A/A Productions, 2010
ISBN 9781458043252
Ebook Short Story

From the author—

The black cabs kidnapping citizens off the streets of Chicago were thought to be just another urban legend – until the day Benny decided to hail one.

Benny noticed there was something strange about the cab he almost got into that night but he was tired and cranky, he and Maria had had another argument and he’d been living in the flower truck for two days so hailing a cab seemed like a good idea. It wasn’t.

Benny should have listened to his barmate, Ty. Ty knew things because he was a cop and he tried to tell Benny and Luckey, the bar owner, that black cabs were involved in some strange doings all over the world and that it had all happened once before, years ago.

So why is the black cab following Benny?

Black Cab is a delicious little story, only a few pages, that will leave you creeped out and wondering…

Reviewed by Lelia Taylor, August 2013.

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Spartan FrostSpartan Frost
A Mythos Academy Novella
Jennifer Estep
K-Teen Books, June 2013
ISBN 978-0-7582-9477-7
Ebook Novella

From the publisher—

I’m Logan Quinn, the deadliest Spartan warrior at Mythos Academy. At least I was–until the day I almost killed Gwen Frost.

Professor Metis and Nickamedes say that I’m fine, that Loki and the Reapers don’t have a hold on me anymore, but I can’t risk it. I can’t risk hurting Gwen again. So I’m leaving Mythos and going somewhere far, far away.

I know Gwen wonders what’s happening to me, whether I’m safe. I can’t tell her, but this is my story. . .

Before anybody jumps to the mistaken conclusion that they’ve gotten ripped off when they buy this book, please note this is a novella, not a full-length novel. Yes, it says “Novel” on the cover but I don’t think there is any intent on the publisher’s part to trick anyone; using that word is just a carryover from the rest of the series. I also want to warn you about one other thing—I jump into the middle of a series all the time because, as a reviewer, I rarely have a choice. I can do it without feeling completely lost because I’ve become accustomed to it but I’m pretty sure many other readers will not want Spartan Frost to be their introduction to the series because there’s so much that’s unknown to the initiate. Having said that, I enjoyed this a lot.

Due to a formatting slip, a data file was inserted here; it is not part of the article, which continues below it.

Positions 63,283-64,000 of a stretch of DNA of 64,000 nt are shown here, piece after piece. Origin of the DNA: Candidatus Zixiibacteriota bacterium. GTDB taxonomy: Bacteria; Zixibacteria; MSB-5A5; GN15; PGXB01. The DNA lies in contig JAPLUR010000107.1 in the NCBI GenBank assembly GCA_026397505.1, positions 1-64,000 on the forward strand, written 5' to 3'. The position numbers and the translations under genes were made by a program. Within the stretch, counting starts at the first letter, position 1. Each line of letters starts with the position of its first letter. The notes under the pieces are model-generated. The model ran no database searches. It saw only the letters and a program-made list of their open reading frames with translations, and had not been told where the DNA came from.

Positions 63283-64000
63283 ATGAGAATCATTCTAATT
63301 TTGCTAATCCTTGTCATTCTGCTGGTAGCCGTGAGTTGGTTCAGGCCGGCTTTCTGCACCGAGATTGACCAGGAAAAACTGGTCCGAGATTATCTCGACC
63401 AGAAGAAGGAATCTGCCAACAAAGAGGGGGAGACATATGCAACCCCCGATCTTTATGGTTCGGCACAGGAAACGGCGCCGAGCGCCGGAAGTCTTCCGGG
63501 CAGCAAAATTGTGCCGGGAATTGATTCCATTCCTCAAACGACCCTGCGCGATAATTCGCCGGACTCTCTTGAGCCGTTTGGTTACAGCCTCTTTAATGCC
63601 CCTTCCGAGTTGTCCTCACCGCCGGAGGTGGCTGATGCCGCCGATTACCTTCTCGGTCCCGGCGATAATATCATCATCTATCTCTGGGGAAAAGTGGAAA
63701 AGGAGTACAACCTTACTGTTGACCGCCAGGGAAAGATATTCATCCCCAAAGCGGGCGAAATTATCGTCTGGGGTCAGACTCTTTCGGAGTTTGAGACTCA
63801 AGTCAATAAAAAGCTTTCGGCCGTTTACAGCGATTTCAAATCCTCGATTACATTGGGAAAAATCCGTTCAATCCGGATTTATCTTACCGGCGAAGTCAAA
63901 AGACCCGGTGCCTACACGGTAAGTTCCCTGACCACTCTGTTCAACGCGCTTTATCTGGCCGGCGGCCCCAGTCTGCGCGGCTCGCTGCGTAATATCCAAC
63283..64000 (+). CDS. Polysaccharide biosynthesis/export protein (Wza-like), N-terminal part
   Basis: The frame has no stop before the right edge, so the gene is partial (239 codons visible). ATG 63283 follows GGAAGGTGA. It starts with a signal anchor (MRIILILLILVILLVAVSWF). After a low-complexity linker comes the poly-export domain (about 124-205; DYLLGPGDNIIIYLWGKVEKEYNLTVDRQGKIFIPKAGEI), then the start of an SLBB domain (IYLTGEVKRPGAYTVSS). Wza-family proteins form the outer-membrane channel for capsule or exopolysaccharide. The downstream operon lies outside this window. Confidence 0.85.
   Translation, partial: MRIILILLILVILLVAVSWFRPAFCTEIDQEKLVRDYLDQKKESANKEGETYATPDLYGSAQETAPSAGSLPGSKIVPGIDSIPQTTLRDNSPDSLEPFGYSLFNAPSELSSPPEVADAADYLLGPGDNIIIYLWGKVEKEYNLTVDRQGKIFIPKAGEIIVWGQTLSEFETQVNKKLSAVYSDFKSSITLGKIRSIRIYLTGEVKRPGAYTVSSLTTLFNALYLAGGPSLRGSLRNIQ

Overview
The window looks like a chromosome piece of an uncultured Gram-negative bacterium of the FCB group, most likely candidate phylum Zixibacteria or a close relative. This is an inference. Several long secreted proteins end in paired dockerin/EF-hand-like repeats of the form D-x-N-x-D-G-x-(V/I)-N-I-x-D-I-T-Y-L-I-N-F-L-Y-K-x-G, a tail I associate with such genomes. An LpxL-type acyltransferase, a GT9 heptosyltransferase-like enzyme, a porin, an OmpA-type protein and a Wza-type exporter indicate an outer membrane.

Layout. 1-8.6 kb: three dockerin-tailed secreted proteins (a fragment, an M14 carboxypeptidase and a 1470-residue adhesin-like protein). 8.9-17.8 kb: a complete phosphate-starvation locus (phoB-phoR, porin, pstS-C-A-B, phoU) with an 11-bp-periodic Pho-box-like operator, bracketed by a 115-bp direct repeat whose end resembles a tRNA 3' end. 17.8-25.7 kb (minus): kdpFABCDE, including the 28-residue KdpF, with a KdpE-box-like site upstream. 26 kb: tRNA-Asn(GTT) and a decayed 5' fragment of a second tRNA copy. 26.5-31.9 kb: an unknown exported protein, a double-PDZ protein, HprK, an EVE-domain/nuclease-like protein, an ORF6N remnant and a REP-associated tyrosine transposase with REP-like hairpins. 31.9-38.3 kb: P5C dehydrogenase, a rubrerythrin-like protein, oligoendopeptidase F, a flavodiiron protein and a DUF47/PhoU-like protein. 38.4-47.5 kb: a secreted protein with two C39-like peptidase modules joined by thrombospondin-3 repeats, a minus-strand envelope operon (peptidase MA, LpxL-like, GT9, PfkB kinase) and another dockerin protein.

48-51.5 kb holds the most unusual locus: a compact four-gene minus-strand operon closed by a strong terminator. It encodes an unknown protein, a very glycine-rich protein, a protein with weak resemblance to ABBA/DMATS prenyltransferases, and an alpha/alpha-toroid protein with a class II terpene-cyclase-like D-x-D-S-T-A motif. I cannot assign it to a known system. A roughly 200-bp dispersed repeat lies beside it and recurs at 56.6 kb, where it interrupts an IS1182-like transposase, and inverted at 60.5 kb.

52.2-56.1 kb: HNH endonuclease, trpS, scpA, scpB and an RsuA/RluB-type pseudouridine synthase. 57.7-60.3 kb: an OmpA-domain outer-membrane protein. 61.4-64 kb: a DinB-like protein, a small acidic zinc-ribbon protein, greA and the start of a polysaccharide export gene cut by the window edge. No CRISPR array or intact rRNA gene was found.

One other warning—the review section on bn.com has been highjacked by an RPG group. I reported it but Barnes & Noble almost certainly will do nothing about it. As a result, you should be aware that a number of the so-called reviews have nothing to do with this book.

Considering the fact that I’m an initiate to the Mythos Academy series, what did I learn from this particular title?

A guy named Logan tried to kill a girl named Gwen
Logan is riddled with guilt, so much so that he can’t bear to be around Gwen or his other friends
Logan has left North Carolina and gone to live with his dad in upstate New York
Logan and his dad, Linus, are uncomfortable with each other because of animosities that developed after Logan’s mom and sister were murdered
Gwen knew something had “possessed” Logan, driving him to try to kill her
Logan was possessed by Loki, the unruly Norse god
Logan’s stepmother is a royal beyotch with a mean streak that won’t quit and you might say Cinderella’s stepmom could take lessons from this one
Linus is the head of the Protectorate and has a pair of very cool warrior buddies
The four guys head out on a mission to destroy a sleeper cell of Reapers
There are two opposing groups, Reapers and Spartans, and they seem to be fighting about gods and goddesses among other things
Reapers are bad
Spartans are good
Reapers have been stealing museum artifacts but the Protectorate doesn’t know why
Linus has a cool table with gargoyle legs

You see, even though I’m new to the series, I learned a lot from this brief introduction. Some longtime fans may feel there’s nothing new here but it was perfect for me, just a small taste. It’s enough to make me want to go find First Frost and Touch of Frost so I can start to catch up with everyone else.

One thing confuses me—this is Logan’s POV and all about him so why is there a girl (Gwen?) on the cover?

Reviewed by Lelia Taylor, August 2013.

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The Secrets of the SibylThe Secrets of the Sibyl
Nancy Adams
Green Fern Press, May 2012
Ebook

From the author—

A decaying villa filled with secrets… A mysterious box that belonged to a dead girl… A spectral woman in white… All of them hold the Secrets of the Sibyl.

A short Gothic tale set in the Roman world of 382 A.D.

When her father buys a dilapidated villa on the wild, rocky coast of Cumae, city of the ancient Sibyline oracle, fourteen-year-old Cellina encounters mysteries at every turn. Following the trail of a mysterious silver box, Cellina uncovers the secret of a decades-old crime committed within the villa’s crumbling walls.

Fans of historical fiction and/or historical mystery will appreciate this little tale that revolves around a silver box and the secrets it contains. Cellina is a young girl I’d like to know more about and an unspoken mystery to me is why her father would spend his money on a summer home that is mostly in quite shabby condition. The desire to own property is understandable but he seems to be really enamored with this particular place despite its serious shortcomings and his wife’s objections.

Cellina and her family are interesting characters and I hope the author will be able to share her novels with us soon so we can spend more time with these ancient Romans—I enjoyed them too much to want to let go.

Reviewed by Lelia Taylor, August 2013.